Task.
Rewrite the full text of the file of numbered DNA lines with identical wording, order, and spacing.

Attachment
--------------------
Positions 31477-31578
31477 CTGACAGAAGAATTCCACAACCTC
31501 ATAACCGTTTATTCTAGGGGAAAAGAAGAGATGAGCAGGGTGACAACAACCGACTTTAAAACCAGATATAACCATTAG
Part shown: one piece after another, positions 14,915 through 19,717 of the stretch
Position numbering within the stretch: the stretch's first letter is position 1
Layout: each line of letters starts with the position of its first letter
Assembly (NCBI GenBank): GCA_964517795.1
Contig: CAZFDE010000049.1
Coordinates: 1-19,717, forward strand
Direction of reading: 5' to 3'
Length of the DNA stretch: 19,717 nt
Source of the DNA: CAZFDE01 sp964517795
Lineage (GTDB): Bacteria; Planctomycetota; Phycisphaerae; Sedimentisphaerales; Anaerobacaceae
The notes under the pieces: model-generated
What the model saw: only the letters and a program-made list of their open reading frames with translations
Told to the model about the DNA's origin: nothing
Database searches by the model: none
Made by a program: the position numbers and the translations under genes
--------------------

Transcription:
Positions 31477-31578
31477 CTGACAGAAGAATTCCACAACCTC
31501 ATAACCGTTTATTCTAGGGGAAAAGAAGAGATGAGCAGGGTGACAACAACCGACTTTAAAACCAGATATAACCATTAG
Part shown: one piece after another, positions 14,915 through 19,717 of the stretch
Position numbering within the stretch: the stretch's first letter is position 1
Layout: each line of letters starts with the position of its first letter
Assembly (NCBI GenBank): GCA_964517795.1
Contig: CAZFDE010000049.1
Coordinates: 1-19,717, forward strand
Direction of reading: 5' to 3'
Length of the DNA stretch: 19,717 nt
Source of the DNA: CAZFDE01 sp964517795
Lineage (GTDB): Bacteria; Planctomycetota; Phycisphaerae; Sedimentisphaerales; Anaerobacaceae
The notes under the pieces: model-generated
What the model saw: only the letters and a program-made list of their open reading frames with translations
Told to the model about the DNA's origin: nothing
Database searches by the model: none
Made by a program: the position numbers and the translations under genes